The economist Albert O. Hirschman proposed an elementary analytical scheme for analyzing such situations. According to Hirschman, people who are not satisfied with the quality of commercial services or government policy have two options. They can use the “exit” option that is to change the supplier or emigrate to another state. An alternative to "exit" is the voice that is the public raising of collective demands to improve the situation.
The basic model here is the political process, from voting at competitive elections to street protests. However, it's debatable how such mechanisms can work in the case of a platform company such as Facebook. The problem is not only the restriction of consumer choice but also the “formatting” of opportunities for enjoyment of the rights for freedom of speech and privacy. In fact, users have neither the “exit” option nor the “voice” option.
In 2011, the Federal Trade Commission (FCT) obligated Facebook not to share personal information with third parties without their consent. When the company violated this ban, the Commission fined it $ 5 billion, however, the 7% growth of asset prices of Facebook actually nullified this sanction, increasing the company's capitalization by $ 30 billion, which is six as much as the amount of the fine. In other words, standard methods of government control do not cope with their task.
Hughes proposed a more effective measure than fines — to divide the company by spin-off of previously absorbed WhatsApp and Instagram, as well as create a state agency to regulate high-tech companies as a means of users’ personal data security facilities. In his opinion, increased control will not necessarily lead to the loss of the US competitive advantage in the field of artificial intelligence technologies development in comparison with China, where this development is not restrained by privacy regulation - in the end, even after the division, Facebook in all probability will keep the lead and will be able to maintain the investment quote in research and inventions.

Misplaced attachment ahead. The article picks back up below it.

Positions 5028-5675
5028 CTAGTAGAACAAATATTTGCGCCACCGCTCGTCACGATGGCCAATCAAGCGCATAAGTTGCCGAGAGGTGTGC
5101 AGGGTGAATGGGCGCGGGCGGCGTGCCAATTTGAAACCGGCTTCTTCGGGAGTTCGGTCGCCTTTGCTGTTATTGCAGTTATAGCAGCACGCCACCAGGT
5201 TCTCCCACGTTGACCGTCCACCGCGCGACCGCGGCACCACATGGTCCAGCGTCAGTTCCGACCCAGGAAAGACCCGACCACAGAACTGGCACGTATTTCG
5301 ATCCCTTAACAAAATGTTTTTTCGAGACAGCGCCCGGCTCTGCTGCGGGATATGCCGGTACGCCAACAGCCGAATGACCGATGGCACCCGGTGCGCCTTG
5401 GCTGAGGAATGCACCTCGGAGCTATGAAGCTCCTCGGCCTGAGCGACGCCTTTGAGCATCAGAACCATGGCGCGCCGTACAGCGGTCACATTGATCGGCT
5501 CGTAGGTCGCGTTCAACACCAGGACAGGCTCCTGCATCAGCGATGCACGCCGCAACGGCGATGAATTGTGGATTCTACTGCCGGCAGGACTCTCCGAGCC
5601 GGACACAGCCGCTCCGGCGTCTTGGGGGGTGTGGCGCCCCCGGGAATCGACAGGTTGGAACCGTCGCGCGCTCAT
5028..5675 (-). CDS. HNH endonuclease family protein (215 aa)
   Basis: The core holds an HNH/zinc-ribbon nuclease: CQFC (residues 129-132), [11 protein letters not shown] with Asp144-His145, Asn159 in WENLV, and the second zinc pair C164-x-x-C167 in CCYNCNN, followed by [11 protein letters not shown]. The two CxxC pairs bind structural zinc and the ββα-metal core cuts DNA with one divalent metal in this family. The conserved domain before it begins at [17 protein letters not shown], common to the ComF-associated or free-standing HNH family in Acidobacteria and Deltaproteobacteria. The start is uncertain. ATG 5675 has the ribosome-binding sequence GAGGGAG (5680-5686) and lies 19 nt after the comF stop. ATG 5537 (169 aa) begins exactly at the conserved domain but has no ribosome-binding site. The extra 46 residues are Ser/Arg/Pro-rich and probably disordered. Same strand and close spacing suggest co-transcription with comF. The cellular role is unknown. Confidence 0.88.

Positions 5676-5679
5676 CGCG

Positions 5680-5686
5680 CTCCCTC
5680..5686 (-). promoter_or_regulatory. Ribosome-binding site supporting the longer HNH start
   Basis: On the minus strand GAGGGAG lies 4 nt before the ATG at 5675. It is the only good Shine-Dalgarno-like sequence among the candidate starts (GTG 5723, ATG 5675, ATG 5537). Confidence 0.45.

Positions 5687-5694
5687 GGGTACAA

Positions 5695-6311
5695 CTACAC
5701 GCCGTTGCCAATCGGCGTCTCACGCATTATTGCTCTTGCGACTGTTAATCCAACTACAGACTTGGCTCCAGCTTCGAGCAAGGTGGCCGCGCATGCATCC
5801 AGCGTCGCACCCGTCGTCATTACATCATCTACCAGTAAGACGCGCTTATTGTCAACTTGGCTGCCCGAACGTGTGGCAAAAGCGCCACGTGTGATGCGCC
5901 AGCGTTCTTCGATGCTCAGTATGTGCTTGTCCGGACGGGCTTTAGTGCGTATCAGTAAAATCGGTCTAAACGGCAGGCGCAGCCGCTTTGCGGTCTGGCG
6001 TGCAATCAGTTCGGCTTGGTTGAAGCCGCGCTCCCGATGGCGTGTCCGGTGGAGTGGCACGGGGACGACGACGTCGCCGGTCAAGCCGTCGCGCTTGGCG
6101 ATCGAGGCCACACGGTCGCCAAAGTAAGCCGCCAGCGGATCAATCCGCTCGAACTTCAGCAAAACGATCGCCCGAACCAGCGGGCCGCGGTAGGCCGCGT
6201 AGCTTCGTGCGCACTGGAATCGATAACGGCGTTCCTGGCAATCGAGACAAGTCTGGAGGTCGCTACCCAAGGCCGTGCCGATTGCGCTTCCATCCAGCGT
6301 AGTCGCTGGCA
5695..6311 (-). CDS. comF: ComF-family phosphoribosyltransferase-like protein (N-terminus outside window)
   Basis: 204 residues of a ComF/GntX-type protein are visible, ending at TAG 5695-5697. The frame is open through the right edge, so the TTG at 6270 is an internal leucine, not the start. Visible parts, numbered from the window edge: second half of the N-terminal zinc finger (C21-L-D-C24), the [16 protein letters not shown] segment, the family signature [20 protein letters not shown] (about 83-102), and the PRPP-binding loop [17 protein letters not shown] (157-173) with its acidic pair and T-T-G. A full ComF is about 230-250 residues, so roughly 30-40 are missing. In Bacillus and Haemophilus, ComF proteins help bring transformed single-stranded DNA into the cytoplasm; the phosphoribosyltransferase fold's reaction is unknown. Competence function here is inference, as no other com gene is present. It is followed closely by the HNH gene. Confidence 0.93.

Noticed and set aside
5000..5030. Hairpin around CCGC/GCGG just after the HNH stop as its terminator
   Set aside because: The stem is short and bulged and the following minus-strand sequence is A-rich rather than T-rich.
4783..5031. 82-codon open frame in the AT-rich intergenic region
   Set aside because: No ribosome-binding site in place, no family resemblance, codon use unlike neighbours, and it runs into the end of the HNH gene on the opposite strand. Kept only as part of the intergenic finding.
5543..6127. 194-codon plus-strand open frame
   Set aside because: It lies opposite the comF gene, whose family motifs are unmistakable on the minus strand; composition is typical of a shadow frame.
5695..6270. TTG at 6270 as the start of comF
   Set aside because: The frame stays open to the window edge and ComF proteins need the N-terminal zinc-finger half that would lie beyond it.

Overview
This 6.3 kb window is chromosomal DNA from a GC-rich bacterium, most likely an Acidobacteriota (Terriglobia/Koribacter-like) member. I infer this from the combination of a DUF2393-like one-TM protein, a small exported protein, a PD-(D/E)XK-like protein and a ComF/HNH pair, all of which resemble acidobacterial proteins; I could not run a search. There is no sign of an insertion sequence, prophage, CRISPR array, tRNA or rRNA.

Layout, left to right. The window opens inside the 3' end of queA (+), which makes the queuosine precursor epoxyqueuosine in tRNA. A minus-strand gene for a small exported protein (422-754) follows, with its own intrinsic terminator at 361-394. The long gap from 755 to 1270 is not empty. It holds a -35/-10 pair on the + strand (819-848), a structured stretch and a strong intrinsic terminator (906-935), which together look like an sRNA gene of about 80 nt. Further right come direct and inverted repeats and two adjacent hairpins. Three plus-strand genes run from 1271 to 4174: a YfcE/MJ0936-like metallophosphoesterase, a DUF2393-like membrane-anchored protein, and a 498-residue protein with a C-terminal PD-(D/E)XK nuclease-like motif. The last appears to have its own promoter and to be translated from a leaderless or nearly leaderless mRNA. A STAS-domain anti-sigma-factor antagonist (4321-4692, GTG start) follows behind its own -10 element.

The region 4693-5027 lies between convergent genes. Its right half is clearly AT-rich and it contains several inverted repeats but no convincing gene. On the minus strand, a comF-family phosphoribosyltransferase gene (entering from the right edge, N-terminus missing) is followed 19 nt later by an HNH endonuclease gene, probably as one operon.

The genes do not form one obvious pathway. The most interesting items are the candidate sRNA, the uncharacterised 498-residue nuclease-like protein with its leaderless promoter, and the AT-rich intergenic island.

Efficiency vs. justice
The sum and substance of the argument for the division of Facebook is the appeal for the American tradition of antitrust regulation, the beginning of which was laid by the Sherman Antitrust Act of 1890, which outlawed monopolies. On this basis, the US Department of Justice has divided such behemoths as Standard Oil and AT&T, thereby supporting the effective competition in the oil and telecommunication fields. Thus, calling on the division of Facebook as a monopoly means advocating for market competition and economic efficiency.
As historians show, the American antitrust tradition, initiated by the Sherman Act, did not aim to increase the market efficiency by means of greater competition. On the contrary, large companies, unlike small businesses, can benefit from economies of scale, and in modern conditions — from the network effect, which allows them to be more effective. Incredible as it may seem, the antitrust policy worked against the market and “natural selection” in the process of competition, as it defended the less efficient business models of small enterprises. The main argument here was the need to prevent the concentration of power that is the political culture but not economic efficiency.